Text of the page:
Greetings from Port Mansfield! As I write, the winds are steady out of the north and the air is crisp. Long range forecast shows this may be the front that settles in and keeps our average temperature inline for late-November and December. For those wondering, it’s pretty much wader season now, so if you haven’t already checked for leaks you might get to it ASAP.
Fishing during October through early-November has been exceptional. Our tides have remained higher than average and the water is in great shape. Fish seem to be in most areas I stop, and the bait, well that’s another chapter all of its own. In short, we have an abundance of bait and it clearly shows in the gamefish we are catching. Trout, reds and even flounder are so plump that some look to have swallowed a football just slightly smaller than their own body. This is awesome to see.
A quick update on the snook front; while we got a late start it turned out to be an exceptional year. Things seemed to explode within a matter of just a couple weeks. For the record, we caught them through mid-October and I likely could have picked up one or two more closer to November. Since my relationship with Harte Institute for Gulf of Mexico Studies began back in June, I have successfully tagged 28 snook out of about 50 landed. Unfortunately, I ran out of tags twice and the delay in resupply did not allow some to be tagged and documented. I was not about to wait for tags to arrive; when you are on them you better stay on them. They can vanish overnight with no sign they were ever there. Please report any tagged snook (or any fish species for that matter) you may run across.
As we move further into December, efforts will shift to trophy trout and redfish. Truth be told it is really a mindset and effort of a targeted species rather than just a day of fishing. Snook and trophy trout have a lot in common. You fish slow, you fish strategically, you concentrate, you focus and execute when opportunity knocks. My philosophy in targeting any trophy fish is simple and I have come up with this phrase that you might consider if and when targeting trophies: Fish Big, Think Small, Right Time.
Fish big simply means you are on the quest for trophies. Think small means you have identified a finite area that is holding fish and you are going to work the area thoroughly. Right time means you will set up at the best time possible considering a few if not all the following – lunar phase, day of week, time of day, tides, boat traffic and wind. Keep in mind my “Fishing Equation” consists of many variables as previously noted and I consider them prior to and during each outing.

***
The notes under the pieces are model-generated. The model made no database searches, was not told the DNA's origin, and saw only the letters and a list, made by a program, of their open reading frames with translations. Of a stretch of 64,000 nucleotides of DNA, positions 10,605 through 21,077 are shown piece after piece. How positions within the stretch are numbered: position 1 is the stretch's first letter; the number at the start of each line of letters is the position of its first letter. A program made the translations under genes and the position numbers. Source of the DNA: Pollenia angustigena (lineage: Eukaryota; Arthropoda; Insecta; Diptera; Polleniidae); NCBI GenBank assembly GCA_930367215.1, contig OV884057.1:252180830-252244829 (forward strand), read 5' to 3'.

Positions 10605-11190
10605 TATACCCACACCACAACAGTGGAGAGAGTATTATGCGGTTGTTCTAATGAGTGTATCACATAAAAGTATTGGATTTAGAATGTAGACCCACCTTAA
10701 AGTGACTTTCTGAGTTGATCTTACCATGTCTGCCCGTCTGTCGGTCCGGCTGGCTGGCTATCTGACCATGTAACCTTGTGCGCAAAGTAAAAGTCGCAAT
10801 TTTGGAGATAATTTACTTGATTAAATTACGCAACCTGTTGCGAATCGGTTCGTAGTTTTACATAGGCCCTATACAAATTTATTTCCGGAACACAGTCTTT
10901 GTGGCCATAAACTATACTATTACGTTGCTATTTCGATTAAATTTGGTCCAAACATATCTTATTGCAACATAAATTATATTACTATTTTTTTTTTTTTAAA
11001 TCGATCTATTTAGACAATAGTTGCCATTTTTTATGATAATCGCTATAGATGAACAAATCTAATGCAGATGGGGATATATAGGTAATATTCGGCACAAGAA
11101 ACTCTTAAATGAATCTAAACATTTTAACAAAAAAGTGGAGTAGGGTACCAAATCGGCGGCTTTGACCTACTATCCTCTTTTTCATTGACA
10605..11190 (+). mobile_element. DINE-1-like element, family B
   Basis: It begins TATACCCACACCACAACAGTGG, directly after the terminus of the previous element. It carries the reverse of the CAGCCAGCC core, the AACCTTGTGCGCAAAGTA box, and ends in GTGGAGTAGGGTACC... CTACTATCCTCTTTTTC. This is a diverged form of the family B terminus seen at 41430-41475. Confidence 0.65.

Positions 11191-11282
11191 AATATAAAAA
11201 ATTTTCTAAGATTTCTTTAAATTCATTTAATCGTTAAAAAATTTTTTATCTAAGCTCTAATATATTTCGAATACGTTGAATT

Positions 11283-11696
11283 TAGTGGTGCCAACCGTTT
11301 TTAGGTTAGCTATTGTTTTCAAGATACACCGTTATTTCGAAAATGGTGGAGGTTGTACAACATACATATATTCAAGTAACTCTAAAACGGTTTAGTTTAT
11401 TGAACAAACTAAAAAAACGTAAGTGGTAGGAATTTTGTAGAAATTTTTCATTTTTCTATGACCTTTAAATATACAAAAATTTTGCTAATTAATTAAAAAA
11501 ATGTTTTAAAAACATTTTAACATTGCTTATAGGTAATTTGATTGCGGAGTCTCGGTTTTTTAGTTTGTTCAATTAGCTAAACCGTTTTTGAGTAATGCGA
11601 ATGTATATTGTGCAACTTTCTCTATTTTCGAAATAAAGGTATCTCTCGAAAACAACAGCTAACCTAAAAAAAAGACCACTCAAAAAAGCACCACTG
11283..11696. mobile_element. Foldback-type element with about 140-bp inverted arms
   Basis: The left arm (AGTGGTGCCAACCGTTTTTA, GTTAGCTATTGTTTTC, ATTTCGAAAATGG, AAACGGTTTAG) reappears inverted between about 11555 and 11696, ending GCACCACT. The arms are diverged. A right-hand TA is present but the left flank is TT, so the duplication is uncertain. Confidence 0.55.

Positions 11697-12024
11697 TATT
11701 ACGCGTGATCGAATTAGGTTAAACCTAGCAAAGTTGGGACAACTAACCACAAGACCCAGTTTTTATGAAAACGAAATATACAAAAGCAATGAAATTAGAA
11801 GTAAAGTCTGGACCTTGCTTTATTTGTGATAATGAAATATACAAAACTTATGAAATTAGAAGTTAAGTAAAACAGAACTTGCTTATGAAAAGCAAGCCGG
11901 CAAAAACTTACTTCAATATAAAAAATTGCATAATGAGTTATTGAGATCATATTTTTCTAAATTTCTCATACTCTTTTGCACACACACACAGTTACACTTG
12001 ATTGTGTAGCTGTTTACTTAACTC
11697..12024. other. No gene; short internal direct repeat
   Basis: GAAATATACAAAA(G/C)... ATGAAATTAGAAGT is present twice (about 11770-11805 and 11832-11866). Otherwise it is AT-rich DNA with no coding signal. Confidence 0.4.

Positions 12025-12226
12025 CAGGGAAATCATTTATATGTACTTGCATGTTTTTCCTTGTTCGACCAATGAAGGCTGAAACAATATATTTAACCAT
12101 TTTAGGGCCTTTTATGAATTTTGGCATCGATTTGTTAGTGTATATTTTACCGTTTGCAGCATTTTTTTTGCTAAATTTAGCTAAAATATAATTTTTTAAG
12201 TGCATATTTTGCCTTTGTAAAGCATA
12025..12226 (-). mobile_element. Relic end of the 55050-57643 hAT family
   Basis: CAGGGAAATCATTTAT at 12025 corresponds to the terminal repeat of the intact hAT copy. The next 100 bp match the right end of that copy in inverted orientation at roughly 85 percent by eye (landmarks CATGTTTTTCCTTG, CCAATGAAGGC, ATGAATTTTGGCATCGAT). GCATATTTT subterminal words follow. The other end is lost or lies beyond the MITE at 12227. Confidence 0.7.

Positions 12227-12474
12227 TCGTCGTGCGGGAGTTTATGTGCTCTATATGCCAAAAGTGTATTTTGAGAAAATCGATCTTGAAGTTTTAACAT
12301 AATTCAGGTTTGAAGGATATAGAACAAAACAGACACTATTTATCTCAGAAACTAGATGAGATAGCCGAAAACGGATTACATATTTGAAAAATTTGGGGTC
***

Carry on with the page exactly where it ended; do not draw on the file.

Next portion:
That said, and while it’s fresh on my mind, Captain Ernest Cisneros and I will be presenting a seminar at Fishing Tackle Unlimited (Katy location) Saturday December 12, 2020 at approximately 12:00pm. I will be discussing my “Fish Big, Think Small, Right Time” theory and my “Fishing Equation.” Come by if you have time for FTU’s Annual Inshore Expo.
Our best baits remain the KWigglers Willow Tail Shad rigged on 3/32-ounce 2/0 jigheads. This has proven to be an excellent weight of jighead for thigh deep (or less) water. The topwater bite has also picked up recently with the water temps steadily dropping and holding in the low-70s. On a recent trip we enjoyed catching big reds on small topwaters as they cruised a shallow shoreline in ankle deep water. This was one of those days when they turned away from plastics but could not resist topwaters. We gave them what they wanted, not what we wanted to throw at them.
I have high hopes for this coming winter season and here is why. We had COVID-19 which basically shut down our bay for more than a month. We had Hurricane Hanna that gave the Lower Laguna Madre an exceptional flushing. We had several storms in the Gulf that provided additional flushing. All of this is a recipe for exceptional fall and winter trout fishing. In my opinion the year ahead will also be exceptional, barring any unexpected environmental issues.